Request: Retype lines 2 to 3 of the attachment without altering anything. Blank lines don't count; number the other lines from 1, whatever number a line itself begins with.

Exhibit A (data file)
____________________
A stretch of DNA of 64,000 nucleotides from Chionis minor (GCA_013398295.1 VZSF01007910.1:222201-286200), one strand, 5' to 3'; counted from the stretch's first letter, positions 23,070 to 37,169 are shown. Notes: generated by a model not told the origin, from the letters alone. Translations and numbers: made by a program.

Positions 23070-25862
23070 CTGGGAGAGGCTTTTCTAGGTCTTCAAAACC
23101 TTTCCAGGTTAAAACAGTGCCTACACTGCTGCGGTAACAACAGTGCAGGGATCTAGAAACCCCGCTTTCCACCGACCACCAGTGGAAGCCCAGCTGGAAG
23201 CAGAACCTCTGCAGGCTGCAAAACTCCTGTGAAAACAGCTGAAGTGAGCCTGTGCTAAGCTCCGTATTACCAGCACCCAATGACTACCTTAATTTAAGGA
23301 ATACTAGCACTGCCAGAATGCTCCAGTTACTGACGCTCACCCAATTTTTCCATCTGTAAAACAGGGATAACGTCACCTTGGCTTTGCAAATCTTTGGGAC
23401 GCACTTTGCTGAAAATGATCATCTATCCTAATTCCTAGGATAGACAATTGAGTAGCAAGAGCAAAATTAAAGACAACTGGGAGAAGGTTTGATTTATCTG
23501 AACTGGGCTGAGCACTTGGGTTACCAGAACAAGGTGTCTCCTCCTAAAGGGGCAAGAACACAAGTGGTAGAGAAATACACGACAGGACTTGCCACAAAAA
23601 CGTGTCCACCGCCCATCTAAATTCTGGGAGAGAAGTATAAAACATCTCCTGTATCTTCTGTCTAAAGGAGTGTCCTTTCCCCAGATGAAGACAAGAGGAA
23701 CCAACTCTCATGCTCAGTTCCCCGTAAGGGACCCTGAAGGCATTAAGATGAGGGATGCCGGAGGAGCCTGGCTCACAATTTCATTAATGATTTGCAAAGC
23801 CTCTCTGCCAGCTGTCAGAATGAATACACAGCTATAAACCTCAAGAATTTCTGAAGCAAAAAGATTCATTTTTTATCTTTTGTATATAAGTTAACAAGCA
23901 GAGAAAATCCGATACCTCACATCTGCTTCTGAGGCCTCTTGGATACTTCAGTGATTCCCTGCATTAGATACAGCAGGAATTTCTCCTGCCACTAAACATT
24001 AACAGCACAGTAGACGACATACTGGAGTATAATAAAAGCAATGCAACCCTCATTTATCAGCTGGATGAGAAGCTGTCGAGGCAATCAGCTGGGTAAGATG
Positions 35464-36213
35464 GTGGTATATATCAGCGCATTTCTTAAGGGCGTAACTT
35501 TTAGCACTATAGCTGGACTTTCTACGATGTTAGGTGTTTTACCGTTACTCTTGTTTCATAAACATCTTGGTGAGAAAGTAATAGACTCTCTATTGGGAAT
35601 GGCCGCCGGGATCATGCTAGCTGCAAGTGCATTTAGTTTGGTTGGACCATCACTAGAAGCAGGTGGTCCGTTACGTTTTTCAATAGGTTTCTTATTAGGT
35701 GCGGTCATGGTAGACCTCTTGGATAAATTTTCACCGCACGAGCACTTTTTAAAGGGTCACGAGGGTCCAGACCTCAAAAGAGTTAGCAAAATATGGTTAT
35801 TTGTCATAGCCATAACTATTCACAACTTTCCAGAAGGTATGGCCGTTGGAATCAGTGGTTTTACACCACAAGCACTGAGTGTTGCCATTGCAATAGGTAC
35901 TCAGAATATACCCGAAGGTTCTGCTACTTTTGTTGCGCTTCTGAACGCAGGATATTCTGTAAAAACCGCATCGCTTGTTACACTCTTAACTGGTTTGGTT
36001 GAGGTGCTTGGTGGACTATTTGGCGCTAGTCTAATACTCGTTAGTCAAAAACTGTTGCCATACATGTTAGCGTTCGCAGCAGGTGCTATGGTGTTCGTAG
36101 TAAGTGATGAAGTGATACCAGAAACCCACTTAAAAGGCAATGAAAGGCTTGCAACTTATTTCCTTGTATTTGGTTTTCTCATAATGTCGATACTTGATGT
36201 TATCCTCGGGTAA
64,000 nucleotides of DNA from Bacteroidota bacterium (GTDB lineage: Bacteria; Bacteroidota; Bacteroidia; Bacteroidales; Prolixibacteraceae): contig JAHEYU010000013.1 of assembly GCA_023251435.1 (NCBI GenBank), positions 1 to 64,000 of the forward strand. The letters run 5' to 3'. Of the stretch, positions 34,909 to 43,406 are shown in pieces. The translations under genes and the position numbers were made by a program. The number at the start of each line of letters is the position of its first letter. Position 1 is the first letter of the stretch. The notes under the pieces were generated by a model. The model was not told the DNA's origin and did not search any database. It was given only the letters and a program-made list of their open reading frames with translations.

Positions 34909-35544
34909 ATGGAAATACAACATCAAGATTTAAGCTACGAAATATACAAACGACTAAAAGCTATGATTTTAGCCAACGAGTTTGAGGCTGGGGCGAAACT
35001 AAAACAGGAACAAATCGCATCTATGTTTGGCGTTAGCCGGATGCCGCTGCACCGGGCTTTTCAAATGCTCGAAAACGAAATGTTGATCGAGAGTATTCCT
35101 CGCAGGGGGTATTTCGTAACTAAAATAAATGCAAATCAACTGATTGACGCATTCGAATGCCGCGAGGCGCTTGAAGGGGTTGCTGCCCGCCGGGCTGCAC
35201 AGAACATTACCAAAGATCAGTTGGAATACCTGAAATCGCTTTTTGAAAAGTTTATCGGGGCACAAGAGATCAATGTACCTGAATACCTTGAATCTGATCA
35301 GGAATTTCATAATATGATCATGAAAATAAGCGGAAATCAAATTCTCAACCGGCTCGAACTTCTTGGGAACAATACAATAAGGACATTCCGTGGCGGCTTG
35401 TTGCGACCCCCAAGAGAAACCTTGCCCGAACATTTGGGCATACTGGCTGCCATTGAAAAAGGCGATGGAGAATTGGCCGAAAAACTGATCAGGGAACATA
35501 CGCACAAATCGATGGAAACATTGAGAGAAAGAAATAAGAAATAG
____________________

Positions 23070-25862
23070 CTGGGAGAGGCTTTTCTAGGTCTTCAAAACC